What did the disciples do to the young donkey before Jesus road it into Jerusalem? See Mar 11:7, Luk 19:35. What does Matthew add in his description that includes the mother of the colt? See Mat 21:7. Notice the wording there is literally, “He sat on them”; does them refer to the donkeys, or to the garments? Cf. Mar 11:7. Why would they have also put their garments on the mother donkey? What does this again teach us about the gentle nature of our Lord and the manner in which He teaches the lowly? Cf. Mat 11:28-30. Do not our own children also learn best from the example of their parents, and especially their mothers? Cf. 1Sa 1:24-28, 2Ti 1:5, 3:15, contrast Mat 14:6-8, 2Ch 22:2-4. What does this teach us about the importance of our example to our children? How did the trappings with which the disciples decorated the donkey upon which Jesus made His entrance into Jerusalem differ from those with which the kings of this world would decorate their horses? Besides offering Him their cloaks to sit upon, what else did the multitude do with their cloaks? See Mat 21:8, Luk 19:36. What is the symbolic and spiritual significance of them laying down their cloaks before Him to sit upon and ride over? See Exo 22:26-27, 2Ki 9:11-13, and cf. Gen 3:7,21, 1Sa 18:3-4, Mar 10:50, Luk 15:22, Rut 3:9, Rom 13:14, Gal 3:27. Although the actions of His disciples and the people contrasted with the pomp and extravagance in which the kings of this world glory, in what way did their actions reflect the nature of the true worship in which God glories? Cf. Joh 4:23-24 and think: Is God as much interested in the wealth of our golden baubles as in a heart that willingly strips itself of that which is most near and dear to our flesh in order to serve Him in love, even to the laying down of our lives? Did not Christ do the same for us? Cf. Phil 2:5-8, Mat 20:28. In what way might we offer our cloaks to Jesus today? See Mat 25:36a.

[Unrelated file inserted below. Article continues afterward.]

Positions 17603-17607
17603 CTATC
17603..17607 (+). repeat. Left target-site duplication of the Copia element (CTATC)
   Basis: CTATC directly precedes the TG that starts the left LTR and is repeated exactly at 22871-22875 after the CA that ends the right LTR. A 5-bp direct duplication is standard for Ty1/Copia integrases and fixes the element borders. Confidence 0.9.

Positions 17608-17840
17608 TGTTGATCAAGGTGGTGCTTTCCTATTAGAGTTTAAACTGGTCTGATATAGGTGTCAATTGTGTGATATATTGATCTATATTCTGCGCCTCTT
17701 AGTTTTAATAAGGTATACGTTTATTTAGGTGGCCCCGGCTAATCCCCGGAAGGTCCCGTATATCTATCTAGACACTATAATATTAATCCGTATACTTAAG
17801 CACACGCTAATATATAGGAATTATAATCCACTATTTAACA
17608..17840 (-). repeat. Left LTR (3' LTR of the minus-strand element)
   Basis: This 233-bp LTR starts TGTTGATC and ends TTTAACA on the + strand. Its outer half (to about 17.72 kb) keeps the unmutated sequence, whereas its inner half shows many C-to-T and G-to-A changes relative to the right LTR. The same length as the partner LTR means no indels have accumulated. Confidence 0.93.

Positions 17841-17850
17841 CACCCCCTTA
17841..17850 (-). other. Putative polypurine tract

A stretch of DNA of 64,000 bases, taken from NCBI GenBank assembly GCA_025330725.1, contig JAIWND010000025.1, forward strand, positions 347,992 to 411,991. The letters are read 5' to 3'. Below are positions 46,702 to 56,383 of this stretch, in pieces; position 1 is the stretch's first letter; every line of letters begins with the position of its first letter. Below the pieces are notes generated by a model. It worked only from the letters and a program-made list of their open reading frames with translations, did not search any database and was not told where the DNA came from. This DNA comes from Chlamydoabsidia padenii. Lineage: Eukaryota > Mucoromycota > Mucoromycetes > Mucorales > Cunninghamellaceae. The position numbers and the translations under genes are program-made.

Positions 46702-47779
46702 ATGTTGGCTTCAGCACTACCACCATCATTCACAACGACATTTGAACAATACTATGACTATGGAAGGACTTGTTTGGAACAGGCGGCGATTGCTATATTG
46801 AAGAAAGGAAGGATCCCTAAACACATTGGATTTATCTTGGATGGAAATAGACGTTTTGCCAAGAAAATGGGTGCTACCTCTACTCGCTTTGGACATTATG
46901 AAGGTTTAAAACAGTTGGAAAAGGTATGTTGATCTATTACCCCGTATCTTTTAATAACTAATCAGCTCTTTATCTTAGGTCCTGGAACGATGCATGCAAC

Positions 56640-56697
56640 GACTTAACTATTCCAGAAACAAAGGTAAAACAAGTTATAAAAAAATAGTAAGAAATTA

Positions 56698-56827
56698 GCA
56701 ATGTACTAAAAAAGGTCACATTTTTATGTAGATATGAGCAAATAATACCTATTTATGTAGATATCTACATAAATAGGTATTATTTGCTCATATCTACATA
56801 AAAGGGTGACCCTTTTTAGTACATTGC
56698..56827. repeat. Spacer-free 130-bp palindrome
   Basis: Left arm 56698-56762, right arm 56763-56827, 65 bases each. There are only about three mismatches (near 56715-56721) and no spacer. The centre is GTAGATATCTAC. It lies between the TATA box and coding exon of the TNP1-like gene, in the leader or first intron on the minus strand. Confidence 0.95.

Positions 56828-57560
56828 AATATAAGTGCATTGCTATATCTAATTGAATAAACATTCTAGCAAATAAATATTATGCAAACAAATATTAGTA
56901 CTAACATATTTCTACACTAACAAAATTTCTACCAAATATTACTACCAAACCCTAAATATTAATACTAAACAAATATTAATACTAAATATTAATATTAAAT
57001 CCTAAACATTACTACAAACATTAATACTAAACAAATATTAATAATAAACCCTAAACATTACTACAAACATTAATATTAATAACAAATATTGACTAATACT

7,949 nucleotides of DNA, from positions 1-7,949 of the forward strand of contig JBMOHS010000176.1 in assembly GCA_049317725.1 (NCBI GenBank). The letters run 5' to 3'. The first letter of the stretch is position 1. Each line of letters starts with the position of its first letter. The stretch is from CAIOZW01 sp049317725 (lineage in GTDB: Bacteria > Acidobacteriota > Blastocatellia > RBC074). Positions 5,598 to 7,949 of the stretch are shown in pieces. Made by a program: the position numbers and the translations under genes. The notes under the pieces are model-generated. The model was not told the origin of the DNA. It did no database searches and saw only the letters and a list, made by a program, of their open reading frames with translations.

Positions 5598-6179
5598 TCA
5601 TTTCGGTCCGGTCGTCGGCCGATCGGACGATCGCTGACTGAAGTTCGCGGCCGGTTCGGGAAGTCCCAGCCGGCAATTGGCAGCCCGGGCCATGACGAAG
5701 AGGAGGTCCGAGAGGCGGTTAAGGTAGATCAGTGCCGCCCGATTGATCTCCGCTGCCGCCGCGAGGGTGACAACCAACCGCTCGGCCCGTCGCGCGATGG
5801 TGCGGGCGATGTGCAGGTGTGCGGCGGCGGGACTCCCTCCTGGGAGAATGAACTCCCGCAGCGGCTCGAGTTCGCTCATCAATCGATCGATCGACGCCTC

In addition to their garments which they laid in the road for Jesus to ride over, what else does Matthew record that the people spread along the road? See Mat 21:8. How is Mark’s description slightly different, and what might it add to Matthew’s description? See Mar 11:8 and note: “leafy branches” is a completely different word than that used by Matthew and translates the Greek stiba,j, which is properly a soft layer or litter of foliage that could be used as a bed, such as leaves, reeds, rushes, twigs, straw, etc… Where does Mark describe these as being cut from that is different from what Matthew says? What does John’s description add to the picture? See Joh 12:13. Should we necessarily assume that the palm branches were just another form of foliage that the people spread on the road? Cf. Rev 7:9. Palms grow very straight and tall, are ever-green, elastic and firmly rooted to weather the fiercest storms, are long-lived, and bear a sweet fruit for generations; what then is their significance in Scripture? See Psa 92:12-15 (contrast verse 7 of the psalm), 1Ki 6:29,32,35, Eze 40:16,22,26,31,34,37, 41:18-20,25. Cf. also Isa 9:14-15, 19:15 and think what the picture of palm fronds in the hands of the people as Jesus rode over a litter of rushes would symbolize. What was the significance of palm branches in the Old Testament that the Jews would have been familiar with? See Lev 23:40; cf. also 2Ma 10:1-8, and observe that the cleansing of the temple described in Maccabees is what is celebrated during the Feast of Dedication mentioned in Joh 10:22 that we know as Hanukkah. What additional significance does this give us into the event that Matthew records as immediately following Jesus’ entrance into Jerusalem? See Mat 21:12.